Making unstickable adhesives: Mussel power

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  • Published: May 1, 2012
  • Author: David Bradley
  • Channels: UV/Vis Spectroscopy
thumbnail image: Making unstickable adhesives: Mussel power

A sticky problem

UV and NMR spectroscopy have been used to characterise a novel adhesive that functions in marine environments by mimicking the notoriously strong, natural glue used by mussels to cling to rocks and ships' hulls.

The bivalve molluscs known generically as mussels, have a well-known talent of sticking, through their byssal threads, or beard, to rocks, jetties and the underside of ocean-going vessels. Generations of sailors and those wishing to harvest edible mussels have been all too aware of its strengths.

Materials scientists and chemists have endeavoured (for not quite as many generations) to understand the chemistry that gives rise to this strength. One motivation is to find a way to reverse the bonding to make safer and more environment friendly anti-fouling agents for boats and underwater constructions. The second motivation is to take inspiration from this natural adhesive to create glues that are strong and also work in the marine environment for a wide ranging of oceanic engineering and other applications. A mussel-based adhesive for bathroom soap dishes could usefully replace the weak rubber suction systems that endlessly fail to maintain their grip on wet glazed ceramic tiles in bathrooms across the globe.

Now, a team in Mainz have muscled in on the marine adhesive arena and developed a biocompatible, waterproof and self-healing adhesive with one additional useful property - the glue can be "debonded" on demand. Such a reversible adhesive might have a wide range of engineering applications but could also be a boon to medicine particularly in surgery.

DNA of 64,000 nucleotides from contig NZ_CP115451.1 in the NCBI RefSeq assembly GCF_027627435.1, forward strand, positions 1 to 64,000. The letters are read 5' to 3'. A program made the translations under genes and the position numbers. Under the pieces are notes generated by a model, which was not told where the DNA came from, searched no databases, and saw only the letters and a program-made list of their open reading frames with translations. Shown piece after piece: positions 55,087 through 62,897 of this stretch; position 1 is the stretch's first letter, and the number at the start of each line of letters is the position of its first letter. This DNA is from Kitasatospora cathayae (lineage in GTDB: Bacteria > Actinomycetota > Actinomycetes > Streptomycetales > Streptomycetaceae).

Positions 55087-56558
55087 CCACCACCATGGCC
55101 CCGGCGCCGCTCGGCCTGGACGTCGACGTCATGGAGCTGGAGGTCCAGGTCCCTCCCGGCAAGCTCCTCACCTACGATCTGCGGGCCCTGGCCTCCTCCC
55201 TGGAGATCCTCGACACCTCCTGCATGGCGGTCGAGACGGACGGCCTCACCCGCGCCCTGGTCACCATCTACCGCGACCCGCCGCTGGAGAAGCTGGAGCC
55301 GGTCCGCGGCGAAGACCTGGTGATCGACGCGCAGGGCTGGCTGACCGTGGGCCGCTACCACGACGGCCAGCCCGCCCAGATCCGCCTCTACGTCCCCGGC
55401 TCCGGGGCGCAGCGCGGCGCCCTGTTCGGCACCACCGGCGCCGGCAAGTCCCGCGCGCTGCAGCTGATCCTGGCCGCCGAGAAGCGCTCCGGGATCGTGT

Tissue engineering

The researchers add that surfaces coated with this adhesive would also provide an appropriate substrate on which cells could grow and so a removable hydrogel pad made with the adhesive could be used in skin regeneration or tissue engineering.

A waterproof glue could fix leaks in underwater installations and pipelines, but a reversible waterproof glue could be used to staunch open wounds or stick damaged tissues and prosthetics together in the operating theatre. It could be used as a surgical superglue to avoid the need for sutures where a patient requires multiple operations on the same site, for instance. In addition, a glue that can be debonded and leave no residue would improve the recycling process for dismantling composite goods.

Spectroscopynow recently reported on work by Matthew Harrington, Admir Masic, and Peter Fratzl of the Department of Biomaterials, at the Max Planck Institute for Colloids and Interfaces, Potsdam, Germany, Niels Holten-Andersen at the University of California, Santa Barbara and the University of Chicago, and Herbert Waite also at UCSB who prised open the secret of the marine mussel's byssus using Raman spectroscopy. They probed the chemical composition of the cuticle of the mussel and obtained the first direct evidence that the cuticle has a protein-based polymeric scaffold stabilized by complexes of DOPA-iron the work helped explain how mussels keep their grip on rocky shorelines even in the stormiest tides.

The amino acid dihydroxyphenylalanine (DOPA) is critical to the mussel's grip. The DOPA groups react in a stepwise manner in seawater to form a cross-linked polymer matrix capable of bonding to inorganic oxides in rock. Mussel adhesive also has self-healing properties as it can bind to polyvalent metal ions, such as iron ions, in the seawater.

The researchers working with Aránzazu del Campo at the Max Planck Institute for Polymer Research in Mainz have produced four-armed, star-shaped polymers with nitrodopamine groups attached to their ends. These groups are chemical similar to DOPA and so help the adhesive to cross-link under water and endow it with similar self- self-healing properties to the original mussel adhesive. The team explains that if damaged the bond will reform within minutes if a gel sample is cut. Crucially, the nitro groups give this new adhesive the potential to be easily debonded. Irradiation with ultraviolet light will split the bonds quite readily.

Related Links

Angew Chem Int Edn, 2012, online: "Bioinspired Underwater Bonding and Debonding on Demand"

Article by David Bradley

The views represented in this article are solely those of the author and do not necessarily represent those of John Wiley and Sons, Ltd.

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